Planning an Accessible Event

Plan ahead to ensure your event is inclusive and welcoming to all. Learn more about how to communicate accommodation options to event attendees and respond to requests for accommodation:

Event Accommodation Coordinator

It is important to choose a specific person to act as the event coordinator who can easily be reached and is familiar with the specifics of the event and event venue. The event coordinator assists with processing all accommodation requests.

Event Accessibility Statement

Including an event accessibility statement and accommodation instructions on all promotional materials (written or electronic format) for the event will help communicate to participants GW’s commitment to providing accessible university events. The statement includes the designation of an event coordinator for the delivery of event access and accessibility resources.

Example of an accessibility statement:

The George Washington University strives to host inclusive, accessible events that enable all individuals to engage fully.  If an accommodation is needed to participate in this event, please contact the event organizer (INSERT SPONSORING DEPARTMENT/ORGANIZATION CONTACT NAME) at (INSERT TELEPHONE AND EMAIL CONTACT INFORMATION) by (SPECIFIC DATE (suggestion: at least 2 weeks in advance)). 

You may include a note on refraining from wearing strong fragrances in the event invite or confirmation. Example: “To be respectful of those with allergies or environmental sensitivities, we ask that you please refrain from wearing strong fragrances.”

Accommodation Requests

In addition to the accessibility statement, providing a checklist of prescribed accommodations to request could be helpful for your participants. It can be included in the RSVP for attendees to communicate what accommodations they may need.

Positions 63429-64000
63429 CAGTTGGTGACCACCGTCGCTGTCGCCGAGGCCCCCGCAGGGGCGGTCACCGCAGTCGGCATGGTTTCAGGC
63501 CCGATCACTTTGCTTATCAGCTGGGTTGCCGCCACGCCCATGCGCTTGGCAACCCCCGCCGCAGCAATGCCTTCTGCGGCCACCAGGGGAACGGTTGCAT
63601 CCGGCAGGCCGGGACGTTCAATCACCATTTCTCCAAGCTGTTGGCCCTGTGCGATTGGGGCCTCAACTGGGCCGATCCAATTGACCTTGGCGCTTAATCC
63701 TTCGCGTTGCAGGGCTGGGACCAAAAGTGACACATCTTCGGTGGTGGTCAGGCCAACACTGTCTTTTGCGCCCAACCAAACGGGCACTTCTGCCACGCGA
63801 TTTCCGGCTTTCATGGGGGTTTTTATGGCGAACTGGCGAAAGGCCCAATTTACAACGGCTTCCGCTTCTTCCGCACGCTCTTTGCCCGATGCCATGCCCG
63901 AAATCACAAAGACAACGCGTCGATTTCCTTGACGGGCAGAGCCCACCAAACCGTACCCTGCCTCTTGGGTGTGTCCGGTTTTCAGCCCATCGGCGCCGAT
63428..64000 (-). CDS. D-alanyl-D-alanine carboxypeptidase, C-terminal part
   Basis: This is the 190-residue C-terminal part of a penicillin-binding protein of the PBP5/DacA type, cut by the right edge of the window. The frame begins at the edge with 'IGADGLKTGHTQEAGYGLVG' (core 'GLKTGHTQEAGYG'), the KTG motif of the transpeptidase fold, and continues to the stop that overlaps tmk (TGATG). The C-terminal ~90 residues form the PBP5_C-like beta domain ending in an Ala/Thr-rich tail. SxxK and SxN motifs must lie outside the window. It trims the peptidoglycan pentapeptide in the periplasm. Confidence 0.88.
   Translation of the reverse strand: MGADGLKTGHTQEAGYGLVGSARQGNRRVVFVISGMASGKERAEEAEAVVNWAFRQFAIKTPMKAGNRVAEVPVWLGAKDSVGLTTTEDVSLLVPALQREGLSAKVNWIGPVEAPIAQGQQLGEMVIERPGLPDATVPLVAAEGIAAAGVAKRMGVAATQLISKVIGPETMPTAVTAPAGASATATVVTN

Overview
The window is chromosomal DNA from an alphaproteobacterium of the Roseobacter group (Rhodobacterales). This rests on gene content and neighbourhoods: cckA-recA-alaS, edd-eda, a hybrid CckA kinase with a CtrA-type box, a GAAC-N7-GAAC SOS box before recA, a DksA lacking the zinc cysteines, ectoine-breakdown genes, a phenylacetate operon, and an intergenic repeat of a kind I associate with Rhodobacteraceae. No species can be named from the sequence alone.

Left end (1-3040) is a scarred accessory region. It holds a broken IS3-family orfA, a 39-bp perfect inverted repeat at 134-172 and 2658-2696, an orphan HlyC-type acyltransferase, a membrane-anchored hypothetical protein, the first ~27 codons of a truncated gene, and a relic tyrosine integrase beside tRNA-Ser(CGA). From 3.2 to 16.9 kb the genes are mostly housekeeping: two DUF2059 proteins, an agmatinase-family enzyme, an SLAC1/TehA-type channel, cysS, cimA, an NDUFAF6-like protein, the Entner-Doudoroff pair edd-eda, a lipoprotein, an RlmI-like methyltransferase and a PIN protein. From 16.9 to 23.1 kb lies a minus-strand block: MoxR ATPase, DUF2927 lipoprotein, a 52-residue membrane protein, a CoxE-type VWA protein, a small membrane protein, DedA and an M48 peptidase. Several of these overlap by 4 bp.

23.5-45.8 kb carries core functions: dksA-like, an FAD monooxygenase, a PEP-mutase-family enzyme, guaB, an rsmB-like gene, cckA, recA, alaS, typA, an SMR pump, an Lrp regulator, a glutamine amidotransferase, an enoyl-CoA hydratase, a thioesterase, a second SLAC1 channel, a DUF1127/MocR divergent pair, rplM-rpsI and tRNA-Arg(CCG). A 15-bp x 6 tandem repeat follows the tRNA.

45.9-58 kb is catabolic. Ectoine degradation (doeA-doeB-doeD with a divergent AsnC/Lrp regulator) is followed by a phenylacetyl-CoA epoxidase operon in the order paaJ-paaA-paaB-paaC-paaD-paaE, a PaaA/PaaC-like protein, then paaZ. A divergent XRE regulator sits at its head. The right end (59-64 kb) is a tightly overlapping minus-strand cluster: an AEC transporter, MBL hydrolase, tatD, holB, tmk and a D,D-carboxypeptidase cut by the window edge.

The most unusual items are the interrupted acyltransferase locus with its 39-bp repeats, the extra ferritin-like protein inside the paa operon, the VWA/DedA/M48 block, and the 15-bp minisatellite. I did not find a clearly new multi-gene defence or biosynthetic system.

Below is an example for reference.

”I will need the following accommodations in order to participate:

  • __ Communication Access Realtime Translation (CART) / live captioning Service
  • __ Reserved front-row seat. Reason for requesting a reserved front-row seat: _____________ 
  • __ American Sign Language Interpretation
  • __ Large print 16 pt (paper version)
  • — Assistive Listening Device (ALD)
  • __ Access for my wheelchair
  • __ Access for my wheelchair to working tables throughout room 
  • __ Lactation room 
  • __ Gender inclusive restroom 
  • __ Dietary Restriction: ________________________ 
  • __ Service Animal
  • Other Accommodations:   ______________________________ “

Responding to Accommodation Requests

It is recommended that the event coordinator sends a confirmation to the individual requesting accommodations. It is possible that some requests will come too late or that the request cannot be provided. However, we would still recommend making an effort to work with the individual to address the requests. In the situation when you are unable to meet an accommodation request, please consult with Disability Support Services (DSS) at [email protected], or Equal Employment Opportunity and Access (EEOA) at [email protected],  as applicable, about alternatives or language that can be used to clearly explain the situation to the attendee.